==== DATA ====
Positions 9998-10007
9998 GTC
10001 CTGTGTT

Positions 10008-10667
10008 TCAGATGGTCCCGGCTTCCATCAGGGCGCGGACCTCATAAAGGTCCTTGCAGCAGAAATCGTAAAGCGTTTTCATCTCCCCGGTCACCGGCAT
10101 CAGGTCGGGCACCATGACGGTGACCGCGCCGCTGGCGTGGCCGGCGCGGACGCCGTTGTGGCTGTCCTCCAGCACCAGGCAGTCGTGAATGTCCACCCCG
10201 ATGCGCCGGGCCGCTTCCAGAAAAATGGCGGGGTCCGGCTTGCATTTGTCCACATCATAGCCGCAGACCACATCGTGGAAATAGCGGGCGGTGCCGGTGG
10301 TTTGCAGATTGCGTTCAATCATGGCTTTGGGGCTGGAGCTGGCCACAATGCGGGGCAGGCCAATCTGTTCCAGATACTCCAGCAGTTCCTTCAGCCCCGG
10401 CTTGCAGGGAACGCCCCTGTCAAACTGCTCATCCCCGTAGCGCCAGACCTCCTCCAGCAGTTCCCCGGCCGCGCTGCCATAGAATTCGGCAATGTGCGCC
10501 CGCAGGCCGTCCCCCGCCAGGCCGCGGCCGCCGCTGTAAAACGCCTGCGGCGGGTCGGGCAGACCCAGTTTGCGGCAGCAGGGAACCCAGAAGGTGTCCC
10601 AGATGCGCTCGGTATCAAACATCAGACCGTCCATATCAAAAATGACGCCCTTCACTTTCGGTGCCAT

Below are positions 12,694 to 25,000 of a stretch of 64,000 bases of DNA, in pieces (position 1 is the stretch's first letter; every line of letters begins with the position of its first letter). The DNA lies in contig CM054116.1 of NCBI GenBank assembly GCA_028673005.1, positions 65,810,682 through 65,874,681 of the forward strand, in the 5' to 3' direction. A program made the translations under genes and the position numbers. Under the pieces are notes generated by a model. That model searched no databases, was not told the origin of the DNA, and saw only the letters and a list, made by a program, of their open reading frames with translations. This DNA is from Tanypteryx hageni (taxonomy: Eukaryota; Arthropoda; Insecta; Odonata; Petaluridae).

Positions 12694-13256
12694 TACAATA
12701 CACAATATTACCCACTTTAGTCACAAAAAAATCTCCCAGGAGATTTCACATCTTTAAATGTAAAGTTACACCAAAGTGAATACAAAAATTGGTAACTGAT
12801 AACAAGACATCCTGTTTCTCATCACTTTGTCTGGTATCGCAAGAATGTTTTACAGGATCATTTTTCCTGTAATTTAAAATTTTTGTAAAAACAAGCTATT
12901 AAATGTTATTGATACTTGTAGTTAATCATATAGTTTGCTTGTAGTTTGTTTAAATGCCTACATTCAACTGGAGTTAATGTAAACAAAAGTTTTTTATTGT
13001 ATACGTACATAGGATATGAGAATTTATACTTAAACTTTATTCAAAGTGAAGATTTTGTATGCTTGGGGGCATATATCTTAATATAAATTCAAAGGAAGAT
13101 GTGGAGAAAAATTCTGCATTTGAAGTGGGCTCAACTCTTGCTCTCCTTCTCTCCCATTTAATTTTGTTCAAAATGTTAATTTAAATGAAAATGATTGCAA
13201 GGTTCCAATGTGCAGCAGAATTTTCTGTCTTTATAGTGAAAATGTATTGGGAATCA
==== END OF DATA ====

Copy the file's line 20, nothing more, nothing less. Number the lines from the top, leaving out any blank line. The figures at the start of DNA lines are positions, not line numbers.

13201 GGTTCCAATGTGCAGCAGAATTTTCTGTCTTTATAGTGAAAATGTATTGGGAATCA